pink slime fiction

A genre’s landscape should be littered with used tropes half-visible through their own smoke & surrounded by salvage artists with welding sets, otherwise it isn’t a genre at all. But what Paul Kincaid describes here & here as “exhaustion” is something else. It’s not creative redevelopment, it’s not evolution by bricolage, it’s not the boring old being kicked apart to reveal an interesting new inside. It’s not even laziness. It’s the intense commodification of ideas & styles evacuated of their original meaning & impact, an apparently deliberate industrialisation of the commonplace & worn out. In using the term exhaustion, Paul Kincaid is not announcing the “death” of F/SF as a genre. He’s very clear on that. Nor is he suggesting, from his broad, long-term experience as a reader & critic, that no interesting fiction is being written into or out of the genre–you’d be mad to claim that in a year which has seen the publication of Kij Johnson’s At the Mouth of the River of Bees, or the long-hoped-for return of Jeff Noon with Channel SK1N, to mention only two examples. What Kincaid seems to be bringing to our attention here is that while genre has always been economical in the way it scrapes the carcass, much of what is published now is the product of a thoroughly mechanical separation & disinfection: LFTB of the imaginative.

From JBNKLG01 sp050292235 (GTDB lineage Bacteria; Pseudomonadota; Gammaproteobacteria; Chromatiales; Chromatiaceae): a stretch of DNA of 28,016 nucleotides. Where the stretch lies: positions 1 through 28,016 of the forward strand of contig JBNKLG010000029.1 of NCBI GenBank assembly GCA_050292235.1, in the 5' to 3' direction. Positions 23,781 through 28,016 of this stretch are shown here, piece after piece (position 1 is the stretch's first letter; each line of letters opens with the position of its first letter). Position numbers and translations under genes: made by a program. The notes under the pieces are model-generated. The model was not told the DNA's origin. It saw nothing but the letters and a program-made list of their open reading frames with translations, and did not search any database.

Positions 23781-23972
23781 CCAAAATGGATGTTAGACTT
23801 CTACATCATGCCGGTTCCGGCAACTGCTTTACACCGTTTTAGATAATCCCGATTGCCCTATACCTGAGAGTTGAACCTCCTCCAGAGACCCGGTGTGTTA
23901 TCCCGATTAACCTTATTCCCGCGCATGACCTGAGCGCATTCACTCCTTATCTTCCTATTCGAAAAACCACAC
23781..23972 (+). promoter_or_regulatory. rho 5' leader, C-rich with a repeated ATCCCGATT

Filed under fantasy, science fiction

27 responses to “pink slime fiction

  1. Mike Mooney

    Very good interview. Reminded me of the old “sci-fi” vs. “sf” debate. When someone tells me they are a fan of “sci-fi”, I find they are invariably referring to cinema or TV (or, at a pinch, their printed spinoffs). And they look utterly baffled when I aver that the “purest” format for sf is arguably the short story. Then again, I also know quite a few of the “genre only” types that PK refers to. They’d rather read (say) ten steampunk novels (where one is good and the others waste of print) than ten great novels without prejudice as to genre. Ho hum.

  2. uzwi

    & see here for Jonathan McCalmont’s view:

  3. It isn’t dead? Fuck. I was really hoping it was.

  4. uzwi

    Hi Damien. Norty, norty.

  5. uzwi